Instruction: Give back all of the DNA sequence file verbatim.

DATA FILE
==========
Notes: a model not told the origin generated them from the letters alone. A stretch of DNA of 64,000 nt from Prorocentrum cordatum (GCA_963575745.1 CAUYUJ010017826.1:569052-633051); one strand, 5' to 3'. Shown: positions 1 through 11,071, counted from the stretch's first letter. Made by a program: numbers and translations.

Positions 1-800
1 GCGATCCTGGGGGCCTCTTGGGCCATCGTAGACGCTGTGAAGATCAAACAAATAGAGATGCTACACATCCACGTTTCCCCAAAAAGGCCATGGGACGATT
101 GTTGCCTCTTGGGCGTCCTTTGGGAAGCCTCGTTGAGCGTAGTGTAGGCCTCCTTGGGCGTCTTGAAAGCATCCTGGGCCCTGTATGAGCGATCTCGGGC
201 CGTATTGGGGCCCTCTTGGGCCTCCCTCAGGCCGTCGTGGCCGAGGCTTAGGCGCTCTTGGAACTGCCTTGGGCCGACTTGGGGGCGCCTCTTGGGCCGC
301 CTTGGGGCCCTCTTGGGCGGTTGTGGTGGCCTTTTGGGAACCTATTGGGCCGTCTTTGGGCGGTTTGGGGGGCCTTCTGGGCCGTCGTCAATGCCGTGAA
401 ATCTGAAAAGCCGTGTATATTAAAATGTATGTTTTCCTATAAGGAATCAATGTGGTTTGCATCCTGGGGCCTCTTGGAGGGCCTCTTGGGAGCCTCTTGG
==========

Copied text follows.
Notes: a model not told the origin generated them from the letters alone. A stretch of DNA of 64,000 nt from Prorocentrum cordatum (GCA_963575745.1 CAUYUJ010017826.1:569052-633051); one strand, 5' to 3'. Shown: positions 1 through 11,071, counted from the stretch's first letter. Made by a program: numbers and translations.

Positions 1-800
1 GCGATCCTGGGGGCCTCTTGGGCCATCGTAGACGCTGTGAAGATCAAACAAATAGAGATGCTACACATCCACGTTTCCCCAAAAAGGCCATGGGACGATT
101 GTTGCCTCTTGGGCGTCCTTTGGGAAGCCTCGTTGAGCGTAGTGTAGGCCTCCTTGGGCGTCTTGAAAGCATCCTGGGCCCTGTATGAGCGATCTCGGGC
201 CGTATTGGGGCCCTCTTGGGCCTCCCTCAGGCCGTCGTGGCCGAGGCTTAGGCGCTCTTGGAACTGCCTTGGGCCGACTTGGGGGCGCCTCTTGGGCCGC
301 CTTGGGGCCCTCTTGGGCGGTTGTGGTGGCCTTTTGGGAACCTATTGGGCCGTCTTTGGGCGGTTTGGGGGGCCTTCTGGGCCGTCGTCAATGCCGTGAA
401 ATCTGAAAAGCCGTGTATATTAAAATGTATGTTTTCCTATAAGGAATCAATGTGGTTTGCATCCTGGGGCCTCTTGGAGGGCCTCTTGGGAGCCTCTTGG